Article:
No, I do not have a Ph.D. No, I was not educated in a traditional meditative practice. No, I am not a Buddhist. But sometimes the world, even the meditation world, needs an outside point of view if it is to change for the better.
The peace and quiet of silence heals our fears. With less fear, new solutions, creativity, and life begins. Connecting to a deeper part of ourselves in meditation touches and relieves our separateness. We don't have to be doing. It is alright not to know. There is something greater, a larger picture to see and experience.
He's in 10th grade now, and my mind thinks: What about life after high school? That's why yoga nidra meditation Is as essential as my toothbrush. It helps clean up emotional debris. And with yoga nidra all I have to do is lie down, do nothing, and surrender.
Personal reflection helps us to change our natural, default setting to a more aware and considerate state. It helps us conquer instinctual negative reactions and to become more proactive.
Like everything else, what we focus on expands. When our thoughts and words are self-defeating, we only generate more excuses as we have no choice -- our behavior negates any possibility for good outcomes and over time we justify more and more away. Unless kicked to the curb, our excuses increase to no end.
Finding the stillness may not come naturally but, that one moment in the tub, inspires me to keep trying to enter that quiet place where the answers to our questions reside.
Recently, International Meditation and Mindfulness Teachers Joel and Michelle Levey (pictured below with Richard Berger) visited Richard Berger's Mast...
Life before cancer was full of details and memories. Life after cancer is full of moments. Especially, the in between moments, where the true gift of being present and awake is always available to us. No invitation needed.
My childhood, though unique in some ways, is not that unusual. There were challenges and even painful experiences, but I have come to understand that ...
Just like learning a tennis swing or a dance step, we need to practice something until we can do it without even thinking about it. And if we need to practice something to that degree, it's helpful, if not necessary, to practice according to a regular schedule.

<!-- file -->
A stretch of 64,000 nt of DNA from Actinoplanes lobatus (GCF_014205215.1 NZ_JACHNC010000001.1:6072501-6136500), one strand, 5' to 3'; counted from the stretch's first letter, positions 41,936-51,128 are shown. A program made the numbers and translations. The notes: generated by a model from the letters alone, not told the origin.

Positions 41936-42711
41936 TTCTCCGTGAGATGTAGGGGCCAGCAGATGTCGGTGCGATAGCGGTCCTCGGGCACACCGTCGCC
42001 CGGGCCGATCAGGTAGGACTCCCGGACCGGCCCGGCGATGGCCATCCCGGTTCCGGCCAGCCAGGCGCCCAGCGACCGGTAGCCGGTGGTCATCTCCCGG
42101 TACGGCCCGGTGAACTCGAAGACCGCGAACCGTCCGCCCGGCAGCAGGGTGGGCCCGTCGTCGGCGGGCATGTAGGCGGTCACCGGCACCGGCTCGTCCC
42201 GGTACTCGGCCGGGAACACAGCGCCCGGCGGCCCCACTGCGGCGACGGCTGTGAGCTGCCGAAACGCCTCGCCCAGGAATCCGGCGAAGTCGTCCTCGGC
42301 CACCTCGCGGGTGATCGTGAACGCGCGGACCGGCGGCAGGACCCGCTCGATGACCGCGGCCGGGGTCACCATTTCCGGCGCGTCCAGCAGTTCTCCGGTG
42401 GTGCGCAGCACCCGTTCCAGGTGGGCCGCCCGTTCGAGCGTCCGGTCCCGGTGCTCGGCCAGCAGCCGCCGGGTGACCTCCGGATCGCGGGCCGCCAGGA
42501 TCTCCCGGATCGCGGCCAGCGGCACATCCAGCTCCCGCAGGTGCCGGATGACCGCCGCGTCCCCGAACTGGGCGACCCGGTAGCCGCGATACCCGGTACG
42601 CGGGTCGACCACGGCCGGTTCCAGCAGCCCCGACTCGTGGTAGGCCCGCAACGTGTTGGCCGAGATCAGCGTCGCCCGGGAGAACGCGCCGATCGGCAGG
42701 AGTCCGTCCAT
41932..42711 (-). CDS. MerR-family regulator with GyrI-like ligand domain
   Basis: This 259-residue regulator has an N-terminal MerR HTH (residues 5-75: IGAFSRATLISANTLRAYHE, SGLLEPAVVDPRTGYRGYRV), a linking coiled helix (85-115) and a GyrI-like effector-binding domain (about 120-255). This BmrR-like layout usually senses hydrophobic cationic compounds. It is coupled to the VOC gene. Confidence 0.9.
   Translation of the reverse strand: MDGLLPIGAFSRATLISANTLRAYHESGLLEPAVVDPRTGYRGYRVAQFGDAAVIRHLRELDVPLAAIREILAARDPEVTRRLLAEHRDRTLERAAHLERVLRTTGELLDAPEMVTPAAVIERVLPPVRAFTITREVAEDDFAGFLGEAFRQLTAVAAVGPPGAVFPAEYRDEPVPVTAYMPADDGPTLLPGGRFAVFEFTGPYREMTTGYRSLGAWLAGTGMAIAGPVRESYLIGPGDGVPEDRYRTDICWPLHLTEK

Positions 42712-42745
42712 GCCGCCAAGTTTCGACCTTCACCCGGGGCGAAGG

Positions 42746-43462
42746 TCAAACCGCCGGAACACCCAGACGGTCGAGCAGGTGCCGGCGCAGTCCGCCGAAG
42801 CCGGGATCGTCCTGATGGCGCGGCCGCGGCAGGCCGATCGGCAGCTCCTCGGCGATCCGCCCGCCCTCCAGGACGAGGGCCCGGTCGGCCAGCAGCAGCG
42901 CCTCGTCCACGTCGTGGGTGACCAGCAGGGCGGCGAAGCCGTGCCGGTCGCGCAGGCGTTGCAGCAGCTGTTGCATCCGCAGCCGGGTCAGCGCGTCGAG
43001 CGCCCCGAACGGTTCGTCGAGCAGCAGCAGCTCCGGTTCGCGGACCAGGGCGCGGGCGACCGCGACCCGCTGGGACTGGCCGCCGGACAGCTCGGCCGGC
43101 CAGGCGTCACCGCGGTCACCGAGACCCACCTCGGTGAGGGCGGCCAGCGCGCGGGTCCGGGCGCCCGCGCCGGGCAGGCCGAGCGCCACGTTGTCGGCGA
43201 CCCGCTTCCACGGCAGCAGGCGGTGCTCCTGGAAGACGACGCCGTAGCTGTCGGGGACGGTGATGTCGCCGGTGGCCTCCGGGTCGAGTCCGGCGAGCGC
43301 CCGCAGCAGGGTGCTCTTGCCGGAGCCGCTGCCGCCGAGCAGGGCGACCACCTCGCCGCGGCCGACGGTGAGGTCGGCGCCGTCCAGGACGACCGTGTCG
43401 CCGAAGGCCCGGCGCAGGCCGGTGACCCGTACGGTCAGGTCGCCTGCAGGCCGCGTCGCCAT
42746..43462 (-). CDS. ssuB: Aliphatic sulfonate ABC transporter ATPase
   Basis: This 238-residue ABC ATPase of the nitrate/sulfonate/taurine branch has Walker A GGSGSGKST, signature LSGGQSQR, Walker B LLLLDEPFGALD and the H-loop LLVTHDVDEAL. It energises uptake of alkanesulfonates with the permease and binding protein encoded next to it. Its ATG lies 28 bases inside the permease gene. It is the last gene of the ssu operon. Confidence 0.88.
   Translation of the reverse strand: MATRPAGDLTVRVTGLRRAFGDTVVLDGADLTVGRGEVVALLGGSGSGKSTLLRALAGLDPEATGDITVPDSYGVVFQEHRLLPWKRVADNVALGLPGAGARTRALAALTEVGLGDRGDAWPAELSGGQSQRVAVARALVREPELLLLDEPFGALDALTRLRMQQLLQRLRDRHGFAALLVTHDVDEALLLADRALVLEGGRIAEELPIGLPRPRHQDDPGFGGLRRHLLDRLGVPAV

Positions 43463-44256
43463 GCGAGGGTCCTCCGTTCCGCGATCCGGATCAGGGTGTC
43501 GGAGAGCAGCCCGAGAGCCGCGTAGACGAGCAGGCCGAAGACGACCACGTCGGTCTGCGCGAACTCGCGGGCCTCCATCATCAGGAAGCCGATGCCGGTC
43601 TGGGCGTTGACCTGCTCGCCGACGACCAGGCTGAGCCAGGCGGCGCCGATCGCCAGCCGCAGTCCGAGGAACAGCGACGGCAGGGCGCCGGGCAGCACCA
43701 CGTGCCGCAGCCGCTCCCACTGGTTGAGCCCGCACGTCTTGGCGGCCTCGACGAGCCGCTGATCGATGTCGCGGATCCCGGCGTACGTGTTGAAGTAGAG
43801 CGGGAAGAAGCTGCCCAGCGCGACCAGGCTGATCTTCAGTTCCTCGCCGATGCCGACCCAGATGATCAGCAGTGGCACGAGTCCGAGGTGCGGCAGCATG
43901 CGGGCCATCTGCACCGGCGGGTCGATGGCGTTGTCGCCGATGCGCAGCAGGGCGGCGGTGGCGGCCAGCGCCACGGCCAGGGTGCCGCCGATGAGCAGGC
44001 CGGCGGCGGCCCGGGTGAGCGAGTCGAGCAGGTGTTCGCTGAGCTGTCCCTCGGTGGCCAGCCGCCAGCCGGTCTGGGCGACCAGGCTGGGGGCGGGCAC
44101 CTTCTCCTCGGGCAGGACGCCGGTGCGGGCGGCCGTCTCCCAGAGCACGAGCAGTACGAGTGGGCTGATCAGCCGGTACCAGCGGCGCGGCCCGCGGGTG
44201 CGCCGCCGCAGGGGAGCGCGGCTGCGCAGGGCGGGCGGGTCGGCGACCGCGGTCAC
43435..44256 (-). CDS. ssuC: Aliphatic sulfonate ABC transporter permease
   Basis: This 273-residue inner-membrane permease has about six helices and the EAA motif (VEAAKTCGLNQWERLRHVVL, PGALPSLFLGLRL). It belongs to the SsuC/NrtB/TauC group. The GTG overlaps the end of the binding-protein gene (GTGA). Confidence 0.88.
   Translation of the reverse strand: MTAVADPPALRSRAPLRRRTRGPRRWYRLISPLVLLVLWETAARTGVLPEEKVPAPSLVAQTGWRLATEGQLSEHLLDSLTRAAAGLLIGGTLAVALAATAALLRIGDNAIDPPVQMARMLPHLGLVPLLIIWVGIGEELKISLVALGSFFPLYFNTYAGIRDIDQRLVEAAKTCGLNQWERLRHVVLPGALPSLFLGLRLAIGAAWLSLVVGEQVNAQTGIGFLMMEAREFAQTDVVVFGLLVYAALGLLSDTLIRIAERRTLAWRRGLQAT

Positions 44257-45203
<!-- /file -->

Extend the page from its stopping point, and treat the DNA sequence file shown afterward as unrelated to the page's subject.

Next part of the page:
In Changing the World From Within, Eckhart Tolle speaks to Suza about the violence in our world -- and how human beings can lose their sense of humanity and empathy, inflicting suffering on one another.
My daughter had no resistance to being sick. She had no experience with it; she'd never had a stomach bug before. Without that experience there was no story about what was happening or about what should be happening. There was no resistance.
Recently I had the privilege of talking to Bhanu Narasimhan, a distinguished social change enabler and spiritual teacher from India, while she was visiting the International Center for Meditation and Well Being in Boone, North Carolina.
The way I looked at things began to change, and without knowing it, my practice itself started to change. When I stopped competing with other people in the room and started listening to myself, I received three gifts from yoga that I wasn't expecting at all.
As I reflect upon my mindfulness exercise over the past month, the most difficult part has been the attempt to acknowledge every thought as it flutters through my mind without passing judgment and replacing it with long, drawn out breaths.
The start of another year -- a great time to check on the state of your mindful leadership practice! At the Institute we talk about three key practices we employ to develop our focus, clarity, creativity, and compassion.